You chose to visit Calaveras because of the abundance of natural beauty and the opportunity to reconnect with the earth and its bounty.  Have the best experience possible while exploring Calaveras County’s varied wild environments by following these tourism safety and sustainability guidelines. Take care to keep Calaveras beautiful and ensure we can all enjoy nature for generations to come.

Deer at New Hogan Lake
Deer at sunset, New Hogan Lake


Practicing environmental sustainability allows us to enjoy our natural environment by taking care to minimize the impact of our visit. We can keep the wilderness beautiful and share these magnificent resources for years to come. Read on to see how to minimize your environmental impact and keep the plants and wildlife wild and healthy.

Move More Calaveras January
From the campgrounds at New Melones, trails stretch for miles and are great for crisp winter runs and hikes. | Jason B Smith

Hop Lightly: Lakes, Parks, Trails & Tourism Sustainability

  • Know the rules about whether your pets are allowed and whether they should stay on leash. Most places in Calaveras County request that dogs are on a 6′ leash at all times.
  • Use provided restrooms or portable toilets when possible.
  • Pack it in, pack it out. Please do not leave any trash including diapers, left over food, plastic sleds, etc. out in the natural areas.
  • Go the extra mile & pick up any trash you find if you have room in your pack.
  • Keep your distance from wild animals, and please do not feed them. For your safety and theirs.
  • Leave it how you found it.  Take a picture as a souvenir and leave the pine cone where it is.
  • Stay on the middle of the trail. Walking on the edges will widen the trails over time, and straying off trail can damage sensitive ecosystems and habitats. Plus, sticking to clearly marked public trails helps visitors respect private property that may not always be marked by clear “No Trespassing” signs.
New Melones Courtesy of Instagrammer @karrcamping

Safety suggestions when playing out in nature

  • Wear sunscreen, even on cloudy days. Your dermatologist agrees.
  • Bring water & snacks. Only share with your own species.
  • Wear sturdy hiking boots especially when hiking near tall grass and rocky crevices. Did you hear that rattle?
  • Check yourself and your dog(s) for ticks after a good romp in the woods. No need to bring home any stowaways.
  • Educate yourself about how to behave if you are one of the lucky few to encounter lions or tigers or bears. Now is a great time to use your outside voice because these animals usually try to avoid us hoomans.
  • Did we mention…DO NOT FEED THE ANIMALS.  While you are visiting either at a day-use or overnight campsite or in a vacation home, make sure your trash is secured so the animals cannot get to it.
Winter camping | Jason B Smith
Established Forest Service campgrounds with fire rings | Jason B Smith

Be prepared for the environment you are exploring

When heading into the great outdoors, it is vital you know what’s allowed, follow good safety protocols, and make sure you have appropriate equipment. Please follow all rules provided by forest services, Bureau of Land Management, and all law enforcement agencies. They don’t want to have to go looking for you if you get lost in the middle of nowhere.  Check out the US Forest Service’s Know Before You Go page for their recommendations on how to prepare for your wilderness trip. Here’s a partial list of safety recommendations:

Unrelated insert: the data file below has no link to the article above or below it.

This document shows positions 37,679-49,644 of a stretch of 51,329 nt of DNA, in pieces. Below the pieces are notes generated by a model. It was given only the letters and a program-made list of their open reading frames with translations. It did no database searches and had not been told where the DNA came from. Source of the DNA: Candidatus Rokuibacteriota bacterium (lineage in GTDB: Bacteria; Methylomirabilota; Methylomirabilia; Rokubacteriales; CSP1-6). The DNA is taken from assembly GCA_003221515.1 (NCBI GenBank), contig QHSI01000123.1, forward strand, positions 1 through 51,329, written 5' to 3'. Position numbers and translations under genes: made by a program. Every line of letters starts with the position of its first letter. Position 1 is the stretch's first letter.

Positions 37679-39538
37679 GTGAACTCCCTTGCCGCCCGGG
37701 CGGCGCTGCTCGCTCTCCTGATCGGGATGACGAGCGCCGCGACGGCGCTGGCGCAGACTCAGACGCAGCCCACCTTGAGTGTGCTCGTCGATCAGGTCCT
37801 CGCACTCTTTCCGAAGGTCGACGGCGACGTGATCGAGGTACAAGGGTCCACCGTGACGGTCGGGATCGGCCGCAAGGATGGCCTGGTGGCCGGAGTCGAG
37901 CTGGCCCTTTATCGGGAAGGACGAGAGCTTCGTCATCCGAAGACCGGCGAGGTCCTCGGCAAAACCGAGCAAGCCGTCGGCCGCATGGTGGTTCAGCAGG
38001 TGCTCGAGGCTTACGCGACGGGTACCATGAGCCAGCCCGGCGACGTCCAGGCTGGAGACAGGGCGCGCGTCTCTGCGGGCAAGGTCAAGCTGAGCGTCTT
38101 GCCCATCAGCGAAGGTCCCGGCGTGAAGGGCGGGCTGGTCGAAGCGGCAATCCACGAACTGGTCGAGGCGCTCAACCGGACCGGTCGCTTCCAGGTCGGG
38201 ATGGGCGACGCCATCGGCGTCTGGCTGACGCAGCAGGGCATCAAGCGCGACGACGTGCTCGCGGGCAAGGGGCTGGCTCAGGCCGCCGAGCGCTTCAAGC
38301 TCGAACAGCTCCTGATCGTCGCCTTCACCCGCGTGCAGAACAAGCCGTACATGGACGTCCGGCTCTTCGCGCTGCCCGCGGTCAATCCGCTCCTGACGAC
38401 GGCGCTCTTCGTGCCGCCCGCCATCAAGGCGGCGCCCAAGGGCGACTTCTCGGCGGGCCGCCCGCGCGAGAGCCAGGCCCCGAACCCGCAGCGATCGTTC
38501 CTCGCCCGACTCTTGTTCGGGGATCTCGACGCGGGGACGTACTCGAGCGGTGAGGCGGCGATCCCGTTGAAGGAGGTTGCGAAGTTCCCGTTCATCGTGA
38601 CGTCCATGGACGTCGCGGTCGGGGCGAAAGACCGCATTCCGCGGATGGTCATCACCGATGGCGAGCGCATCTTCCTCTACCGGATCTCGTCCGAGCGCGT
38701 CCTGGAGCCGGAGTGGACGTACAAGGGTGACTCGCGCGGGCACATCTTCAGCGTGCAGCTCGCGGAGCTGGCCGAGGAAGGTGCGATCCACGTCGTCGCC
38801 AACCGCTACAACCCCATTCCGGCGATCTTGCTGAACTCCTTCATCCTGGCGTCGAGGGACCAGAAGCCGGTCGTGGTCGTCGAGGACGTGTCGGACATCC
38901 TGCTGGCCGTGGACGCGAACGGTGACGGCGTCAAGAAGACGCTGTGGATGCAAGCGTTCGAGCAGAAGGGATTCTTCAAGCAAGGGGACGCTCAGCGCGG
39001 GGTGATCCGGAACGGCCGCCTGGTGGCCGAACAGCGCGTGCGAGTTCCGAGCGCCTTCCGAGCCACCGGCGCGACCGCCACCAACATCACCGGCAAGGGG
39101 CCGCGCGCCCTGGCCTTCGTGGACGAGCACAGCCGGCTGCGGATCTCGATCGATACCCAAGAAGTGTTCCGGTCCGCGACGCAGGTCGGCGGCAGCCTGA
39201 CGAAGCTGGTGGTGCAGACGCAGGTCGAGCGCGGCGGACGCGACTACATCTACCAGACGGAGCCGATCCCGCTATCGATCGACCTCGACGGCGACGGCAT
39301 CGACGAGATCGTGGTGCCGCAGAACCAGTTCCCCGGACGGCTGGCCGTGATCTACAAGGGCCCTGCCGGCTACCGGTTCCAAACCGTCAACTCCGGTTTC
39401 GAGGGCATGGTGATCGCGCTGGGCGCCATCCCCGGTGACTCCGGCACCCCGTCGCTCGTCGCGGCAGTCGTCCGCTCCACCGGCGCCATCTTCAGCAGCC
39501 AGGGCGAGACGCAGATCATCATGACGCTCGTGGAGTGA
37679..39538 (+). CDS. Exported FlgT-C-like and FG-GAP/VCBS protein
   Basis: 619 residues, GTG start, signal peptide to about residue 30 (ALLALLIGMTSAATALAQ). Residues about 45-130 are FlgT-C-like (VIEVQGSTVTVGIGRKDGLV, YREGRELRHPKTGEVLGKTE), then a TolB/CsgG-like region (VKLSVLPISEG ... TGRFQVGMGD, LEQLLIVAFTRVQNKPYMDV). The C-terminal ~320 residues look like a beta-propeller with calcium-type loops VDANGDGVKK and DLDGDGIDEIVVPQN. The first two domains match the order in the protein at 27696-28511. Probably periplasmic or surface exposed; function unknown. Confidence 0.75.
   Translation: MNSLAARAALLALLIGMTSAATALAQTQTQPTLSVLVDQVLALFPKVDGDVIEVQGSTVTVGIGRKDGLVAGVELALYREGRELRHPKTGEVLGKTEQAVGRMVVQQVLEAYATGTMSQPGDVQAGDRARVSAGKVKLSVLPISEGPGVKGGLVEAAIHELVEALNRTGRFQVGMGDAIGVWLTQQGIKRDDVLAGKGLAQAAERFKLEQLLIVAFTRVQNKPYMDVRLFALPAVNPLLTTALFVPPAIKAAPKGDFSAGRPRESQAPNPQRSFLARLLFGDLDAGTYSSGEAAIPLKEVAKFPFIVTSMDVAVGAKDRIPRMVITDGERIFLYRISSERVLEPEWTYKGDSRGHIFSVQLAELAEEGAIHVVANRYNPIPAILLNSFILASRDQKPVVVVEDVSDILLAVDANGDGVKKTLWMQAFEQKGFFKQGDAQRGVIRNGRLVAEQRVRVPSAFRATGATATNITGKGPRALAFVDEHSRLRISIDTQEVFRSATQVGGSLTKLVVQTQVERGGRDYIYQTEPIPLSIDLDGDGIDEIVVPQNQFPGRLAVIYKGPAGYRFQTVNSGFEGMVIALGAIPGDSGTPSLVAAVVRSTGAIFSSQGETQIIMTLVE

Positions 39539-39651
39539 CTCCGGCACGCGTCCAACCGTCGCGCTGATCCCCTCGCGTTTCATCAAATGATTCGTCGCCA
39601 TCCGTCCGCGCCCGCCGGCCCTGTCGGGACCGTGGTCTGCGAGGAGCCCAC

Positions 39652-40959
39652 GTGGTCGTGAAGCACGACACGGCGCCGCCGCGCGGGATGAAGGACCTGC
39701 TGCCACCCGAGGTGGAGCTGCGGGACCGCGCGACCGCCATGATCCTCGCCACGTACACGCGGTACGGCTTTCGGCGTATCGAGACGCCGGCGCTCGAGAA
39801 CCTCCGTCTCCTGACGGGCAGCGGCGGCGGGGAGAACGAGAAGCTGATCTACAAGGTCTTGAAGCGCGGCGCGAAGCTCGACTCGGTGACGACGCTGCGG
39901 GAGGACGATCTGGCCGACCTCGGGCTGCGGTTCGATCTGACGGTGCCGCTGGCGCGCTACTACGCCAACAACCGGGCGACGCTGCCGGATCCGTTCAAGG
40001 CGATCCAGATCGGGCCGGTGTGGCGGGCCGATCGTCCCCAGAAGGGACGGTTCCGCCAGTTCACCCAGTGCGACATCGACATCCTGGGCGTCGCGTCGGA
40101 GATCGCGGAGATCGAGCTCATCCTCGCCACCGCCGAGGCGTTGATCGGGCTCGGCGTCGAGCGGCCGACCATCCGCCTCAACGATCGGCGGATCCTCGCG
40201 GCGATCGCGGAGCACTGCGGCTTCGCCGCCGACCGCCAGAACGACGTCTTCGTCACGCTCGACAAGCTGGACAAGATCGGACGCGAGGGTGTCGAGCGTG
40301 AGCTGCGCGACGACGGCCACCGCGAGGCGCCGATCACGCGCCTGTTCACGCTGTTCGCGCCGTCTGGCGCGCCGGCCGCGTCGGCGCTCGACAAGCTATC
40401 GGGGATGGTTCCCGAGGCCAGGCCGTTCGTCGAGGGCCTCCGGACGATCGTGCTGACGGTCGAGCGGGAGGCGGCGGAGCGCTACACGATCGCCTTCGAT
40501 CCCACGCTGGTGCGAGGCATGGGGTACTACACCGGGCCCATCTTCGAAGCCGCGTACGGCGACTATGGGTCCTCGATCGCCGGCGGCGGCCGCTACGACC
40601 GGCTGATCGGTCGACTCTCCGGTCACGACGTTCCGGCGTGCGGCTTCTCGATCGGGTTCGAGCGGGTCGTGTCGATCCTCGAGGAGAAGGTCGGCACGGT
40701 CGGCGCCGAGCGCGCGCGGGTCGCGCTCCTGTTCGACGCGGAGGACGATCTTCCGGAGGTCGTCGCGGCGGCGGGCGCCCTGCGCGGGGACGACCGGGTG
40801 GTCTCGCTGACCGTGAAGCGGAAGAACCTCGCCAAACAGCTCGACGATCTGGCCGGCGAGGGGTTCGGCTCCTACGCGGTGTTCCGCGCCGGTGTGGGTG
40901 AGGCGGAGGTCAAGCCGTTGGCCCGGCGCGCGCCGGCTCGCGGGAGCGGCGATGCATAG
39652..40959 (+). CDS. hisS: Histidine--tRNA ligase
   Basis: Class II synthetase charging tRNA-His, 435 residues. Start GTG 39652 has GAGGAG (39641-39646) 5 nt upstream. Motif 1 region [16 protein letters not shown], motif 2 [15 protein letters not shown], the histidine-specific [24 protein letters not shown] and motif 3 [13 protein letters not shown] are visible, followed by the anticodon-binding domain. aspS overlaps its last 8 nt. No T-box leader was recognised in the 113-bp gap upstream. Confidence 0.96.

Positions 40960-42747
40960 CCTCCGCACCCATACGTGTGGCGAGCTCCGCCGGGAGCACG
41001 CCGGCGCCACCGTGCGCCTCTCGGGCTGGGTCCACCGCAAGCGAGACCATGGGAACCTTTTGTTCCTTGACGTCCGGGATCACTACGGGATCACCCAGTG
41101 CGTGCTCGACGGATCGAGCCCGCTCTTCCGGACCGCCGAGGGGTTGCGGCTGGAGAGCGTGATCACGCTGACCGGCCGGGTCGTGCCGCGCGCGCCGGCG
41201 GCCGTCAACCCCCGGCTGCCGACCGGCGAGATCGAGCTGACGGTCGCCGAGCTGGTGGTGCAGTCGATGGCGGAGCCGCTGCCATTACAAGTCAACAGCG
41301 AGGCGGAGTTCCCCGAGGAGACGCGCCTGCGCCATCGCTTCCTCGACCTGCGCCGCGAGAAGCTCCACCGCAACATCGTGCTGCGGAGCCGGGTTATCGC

• Before you leave for your wilderness experience, let friends/family know where you’re going and when you expect to be back. In case you get lost in the middle of nowhere.
  • Bring water, a water container &  even water purification supplies if you’re doing some serious back country adventuring.
  • Dress in layers for unexpected weather changes – bring head covering, jacket and gloves even in warm weather. Temps drop at night in the mountains.
  • Bring a first aid kit. Include sunscreen, insect repellent and blister protection.
  • Keep matches in a waterproof container.
  • No internet in the wilderness, so bring a compass and a (paper) map as well as your GPS.
  • Bring extra energy food & snacks. But don’t share with the forest residents.
  • Include spare batteries with your flashlight or headlamp.
  • Bring your cellphone, a mirror for signaling and a whistle (3 blasts means “help”).
  • Always have a knife as part of your kit.
  • Look out for rattlesnakes and poison oak. Here’s a short video from KCRA with some tips to avoid rattlesnakes. Here’s a video about how to spot poison oak from Out West With Chris.
  • Bear-proof your campsite using the “Bear-muda triangle”, and learn what to do if you encounter a bear.
  • Stay on the trail.
  • Campfire permits are required except when camping in a developed campground.
  • Choose a site for your camping area that doesn’t have to be physically modified, at least 100 feet from any water sources.
  • Bury any human waste at least 6-inches deep at least 200 feet from any trail / camping area. Pack out your toilet paper and toiletries and diapers. No one comes to take out the trash in the wilderness.

Get your gear, your license, and some good old fashioned local ‘know-how’

Top quality outdoor sports gear, Sno-park permits, and fishing licenses can be purchased here in Calaveras County at:

You can find lots more great information on the official Leave No Trace website. including their Leave No Trace Seven Principles ©1999 by the Leave No Trace Center for Outdoor Ethics: Here are some of our favorite blogs they’ve published: